Fallouts of Russo-Ukrainian War Following Putin’s Speech

بسم الله الرحمن الرحيم

Political Observation - Fallouts of Russo-Ukrainian War Following Putin’s Speech

In a political move aimed at accentuating Russia’s position in the world’s economy and her possession of natural resources that Western countries could not do without, Russian President Vladimir Putin delivered a speech during his participation in the plenary session of the 25th Petersburg International Economic Forum on Friday, June 17, in the presence and participation of leaders and presidents from more than 69 countries, including the Chinese and Egyptian presidents, who attended the entire speech remotely. Putin stressed in his speech “Russia’s vision” that aims at changing the “unipolar world”; he also said the world could not be reduced to the EU states and the US, and mentioned his country’s experience in overcoming sanctions, adding that his country has managed to make the sanctions backfire on those who had imposed it as the West ended up facing price increases, downturns and a stifling economic crisis which could be the spark for domestic changes in the West.

This indicates that Putin’s gamble of reaching a diplomatic solution and a safe exit from the crises hinges on the restlessness of the Euro-American allies under the pressing need for energy. German Minister for Economic Affairs and Climate Action, Robert Habeck, told a press conference “We are facing a gas crisis. Gas has become a rare commodity.” In a message addressed to domestic public opinion, Putin dismissed the delusions of the Western alliance against his country and elaborated the components of Russia’s strength despite the harsh sanctions imposed by the West which led to the withdrawal of most western investors from the Russian market, the expulsion of Russia from SWIFT and the freezing of some of Russia’s assets in the West. He stressed that the sanctions targeting Russia and the Russian currency in particular were turned into an element of strength as the ruble became as strong as ever; he also blamed world inflation and price increases on western monetary policies and on the West’s attempts to isolate Russia from the global economy.

The Chinese President, for his part addressed the Forum virtually and expounded China’s vision, which does not align with the Russian vision on the economic aspect due to China’s need for trade and open investment to nurture her economy. He called for a “true multilateralism” and an “open world economy” and for making “global development more balanced, coordinated and inclusive.” He added that the world needed to “reject attempts at separation, supply disruption, unilateral sanctions and maximum pressure, remove trade barriers, keep global industrial and supply chains stable, tackle the worsening food and energy crises and revive the world economy.”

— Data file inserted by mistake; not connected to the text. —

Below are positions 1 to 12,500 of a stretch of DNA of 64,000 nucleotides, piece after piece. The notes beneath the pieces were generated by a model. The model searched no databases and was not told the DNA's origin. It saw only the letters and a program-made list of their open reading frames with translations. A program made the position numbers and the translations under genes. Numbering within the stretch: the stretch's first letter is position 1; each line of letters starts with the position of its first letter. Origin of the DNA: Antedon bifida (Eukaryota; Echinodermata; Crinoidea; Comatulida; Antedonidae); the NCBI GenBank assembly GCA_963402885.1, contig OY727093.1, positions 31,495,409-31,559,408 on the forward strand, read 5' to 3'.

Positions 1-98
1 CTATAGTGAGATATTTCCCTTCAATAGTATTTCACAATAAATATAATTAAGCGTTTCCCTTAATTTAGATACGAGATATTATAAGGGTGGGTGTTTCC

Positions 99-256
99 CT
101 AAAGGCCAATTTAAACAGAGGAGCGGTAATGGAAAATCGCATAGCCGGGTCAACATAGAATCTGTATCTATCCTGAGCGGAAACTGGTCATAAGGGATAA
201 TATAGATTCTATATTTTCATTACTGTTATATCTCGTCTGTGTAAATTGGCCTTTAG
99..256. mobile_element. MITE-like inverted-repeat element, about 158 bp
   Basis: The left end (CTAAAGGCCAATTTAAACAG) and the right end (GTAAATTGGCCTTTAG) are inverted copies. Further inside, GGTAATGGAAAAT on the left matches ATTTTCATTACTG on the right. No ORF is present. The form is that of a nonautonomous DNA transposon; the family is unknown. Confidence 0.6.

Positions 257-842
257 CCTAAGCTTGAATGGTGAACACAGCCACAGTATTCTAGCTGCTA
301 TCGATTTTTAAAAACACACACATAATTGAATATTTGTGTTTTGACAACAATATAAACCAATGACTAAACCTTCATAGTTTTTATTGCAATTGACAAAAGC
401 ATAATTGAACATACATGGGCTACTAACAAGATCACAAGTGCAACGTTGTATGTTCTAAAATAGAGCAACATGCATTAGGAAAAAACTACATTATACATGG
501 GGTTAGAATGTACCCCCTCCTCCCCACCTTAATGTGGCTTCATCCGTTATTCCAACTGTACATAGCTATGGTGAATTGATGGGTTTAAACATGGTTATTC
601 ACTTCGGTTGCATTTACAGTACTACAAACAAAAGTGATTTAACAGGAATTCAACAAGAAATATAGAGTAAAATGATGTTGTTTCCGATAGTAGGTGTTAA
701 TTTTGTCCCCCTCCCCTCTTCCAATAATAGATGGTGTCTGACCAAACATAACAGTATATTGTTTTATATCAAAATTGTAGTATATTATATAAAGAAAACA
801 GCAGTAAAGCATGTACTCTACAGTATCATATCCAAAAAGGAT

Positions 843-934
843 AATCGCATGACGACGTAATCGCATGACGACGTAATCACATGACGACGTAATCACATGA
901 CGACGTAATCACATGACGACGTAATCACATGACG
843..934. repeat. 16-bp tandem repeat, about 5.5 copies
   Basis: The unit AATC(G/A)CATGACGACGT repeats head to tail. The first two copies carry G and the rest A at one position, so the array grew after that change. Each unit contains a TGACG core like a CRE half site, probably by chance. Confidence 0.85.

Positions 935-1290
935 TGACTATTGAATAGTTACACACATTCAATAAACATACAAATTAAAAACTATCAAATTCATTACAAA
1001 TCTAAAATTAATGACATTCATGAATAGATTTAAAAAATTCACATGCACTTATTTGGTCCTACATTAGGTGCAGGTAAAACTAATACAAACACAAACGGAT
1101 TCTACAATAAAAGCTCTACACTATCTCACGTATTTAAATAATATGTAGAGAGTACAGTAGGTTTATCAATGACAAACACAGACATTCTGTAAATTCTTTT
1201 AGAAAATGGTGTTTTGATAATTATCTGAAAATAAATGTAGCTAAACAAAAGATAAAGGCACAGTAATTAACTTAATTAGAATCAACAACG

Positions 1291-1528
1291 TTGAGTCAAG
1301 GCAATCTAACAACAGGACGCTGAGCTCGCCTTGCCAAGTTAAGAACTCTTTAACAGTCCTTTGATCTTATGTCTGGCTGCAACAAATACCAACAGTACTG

The two presidents expressed harmony on the political aspect through their telephone conversation; The Chinese president said “China is also willing to work with Russia to promote solidarity and cooperation among emerging market countries and developing nations, and push for the development of the international order and global governance towards a more just and reasonable direction.” Meanwhile, Putin was quoted as saying that Russia supported the world security initiative proposed by the Chinese side, and objected to any meddling in China’s domestic affairs by harnessing the so-called issues of Xinjiang, Hong Kong, and Taiwan, among others, as a pretext.

At a time when his country is engaged for the third month in a war in Ukraine to achieve a host of political aims, the most important of which is Ukraine’s neutrality and preventing her from joining NATO due to the threat it would pose to Russian national security, Putin announced through a “questions and answers session” with the Kazak President, Kassym Tokayev, who seemed averse to Putin’s call for the right of self-determination of Russian communities living in the former Soviet republics, that “the situation will return to normal, sooner or later”, adding that with regard to Ukraine’s EU membership “Unlike NATO, the European Union is not a military organisation or a military-political bloc. So, we have always said, and I have always said that our position is consistent and clear: we have no objections. It is a sovereign decision of any country whether it wants to join an economic association and it is for the economic association to decide whether it accepts new members.” His words carried an implicit warning to the EU against continuing to submit to the US, knowing that he had previously accused Europe of having completely lost her sovereignty.

Putin’s speech at the Forum is deemed an attempt by Russia to underscore her international weight after she had faced military difficulties and political isolation. Despite having destroyed the Ukrainian infrastructure, as she did in Syria, she however failed in her bid to impose her dominance over the capital Kiev and change the Ukrainian regime; she was compelled to focus her efforts on dominating the Donbas province, i.e., eastern Ukraine. This could expose her to a lengthy war of attrition if she failed to reach a diplomatic solution, especially as the Ukrainian President, incited by America and Britain, rejects any solution on the grounds of land for peace.